There may also be Tory leadership challenge although it doesn't seem like anybody actually wants the job as most can see how the Brexit is going and don't want to be leading until after Brexit. It could happen and the results are hard to predict but it may be a mechanism either for a change of direction or a switch to a no deal position which could then precipate the election described above.
How could Brexit actually happen?
Unless there is a change from the current May/Davis/Fox direction it is very hard to see how there will be a deal and if no one stops them we could simply crash out with no deal at all in March 2019 to a total catastrophe. There are variants of this where very limited partial deal can be done but it would still need massive borders and customs changes, huge costs, lost business and trade damage. It also remains to be seen if the DUP could be kept on board when the hard border is being constructed.
One variant path would be similar but the government might flinch seeing the impending damage (and their likely blame) and find a mechanism to be forced into another referendum, the result of which isn't a foregone conclusion. I don't think remain has the ground organisation or data. It isn't yet certain that remain would win although I hope it would be more obvious by then.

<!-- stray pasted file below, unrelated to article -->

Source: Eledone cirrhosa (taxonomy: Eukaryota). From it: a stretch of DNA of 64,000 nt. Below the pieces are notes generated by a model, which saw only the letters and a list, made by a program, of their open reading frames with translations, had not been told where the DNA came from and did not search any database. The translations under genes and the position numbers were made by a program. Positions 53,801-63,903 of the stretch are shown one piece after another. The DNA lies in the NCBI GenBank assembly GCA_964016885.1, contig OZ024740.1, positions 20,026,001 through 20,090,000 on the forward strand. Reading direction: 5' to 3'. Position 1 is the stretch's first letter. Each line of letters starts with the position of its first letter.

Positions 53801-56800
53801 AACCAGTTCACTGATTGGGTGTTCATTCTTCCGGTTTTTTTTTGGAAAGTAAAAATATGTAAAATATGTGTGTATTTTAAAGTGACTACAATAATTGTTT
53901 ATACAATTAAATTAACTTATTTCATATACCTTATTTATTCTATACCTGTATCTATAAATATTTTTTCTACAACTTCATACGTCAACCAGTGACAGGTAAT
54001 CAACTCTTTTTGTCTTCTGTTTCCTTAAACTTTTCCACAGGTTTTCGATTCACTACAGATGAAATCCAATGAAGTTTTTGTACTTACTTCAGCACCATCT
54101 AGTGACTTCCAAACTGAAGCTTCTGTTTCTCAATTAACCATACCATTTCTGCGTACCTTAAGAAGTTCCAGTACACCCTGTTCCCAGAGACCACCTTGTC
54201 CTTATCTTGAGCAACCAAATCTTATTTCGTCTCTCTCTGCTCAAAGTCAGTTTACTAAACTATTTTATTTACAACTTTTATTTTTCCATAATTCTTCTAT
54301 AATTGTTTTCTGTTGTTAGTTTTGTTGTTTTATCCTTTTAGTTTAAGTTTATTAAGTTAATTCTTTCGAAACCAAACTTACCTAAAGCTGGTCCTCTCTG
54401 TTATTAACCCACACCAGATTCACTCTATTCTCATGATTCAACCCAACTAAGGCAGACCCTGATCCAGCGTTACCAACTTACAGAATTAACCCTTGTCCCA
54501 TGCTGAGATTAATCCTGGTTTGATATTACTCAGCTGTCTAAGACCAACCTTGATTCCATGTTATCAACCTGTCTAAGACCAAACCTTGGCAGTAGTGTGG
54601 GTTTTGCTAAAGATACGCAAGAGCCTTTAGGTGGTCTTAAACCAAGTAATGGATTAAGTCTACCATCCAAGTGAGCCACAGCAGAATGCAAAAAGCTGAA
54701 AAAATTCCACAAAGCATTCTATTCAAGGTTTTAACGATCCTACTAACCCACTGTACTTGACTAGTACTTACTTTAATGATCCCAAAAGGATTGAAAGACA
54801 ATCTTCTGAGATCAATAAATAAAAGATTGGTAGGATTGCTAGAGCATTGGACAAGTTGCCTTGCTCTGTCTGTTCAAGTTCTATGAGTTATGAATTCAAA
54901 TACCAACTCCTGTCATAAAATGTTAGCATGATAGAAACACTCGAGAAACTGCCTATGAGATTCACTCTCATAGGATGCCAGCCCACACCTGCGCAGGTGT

An alternative route is that the government largely cave on their negotiating position and switch tack to Norway style Brexit, staying in single market and customs union at least for the next few years. Whether this would bring the governemnt down would depend on the hardline brexiters and what they saw as the alternative (no Brexit and or Labour might be thought worse). A similar outcome could be achieved by a Labour government if there is another election soon.
None of these paths is easy and I think they would all fail for different reasons (with the possible exception of a Labour government soon).
There are easier routes to avoid Brexit than there are to achieve it. My current view is that Brexit won't happen because this government can't deliver it but it does rely on shifting public opinion to enable to it actually be stopped. We need to keep the pressure on.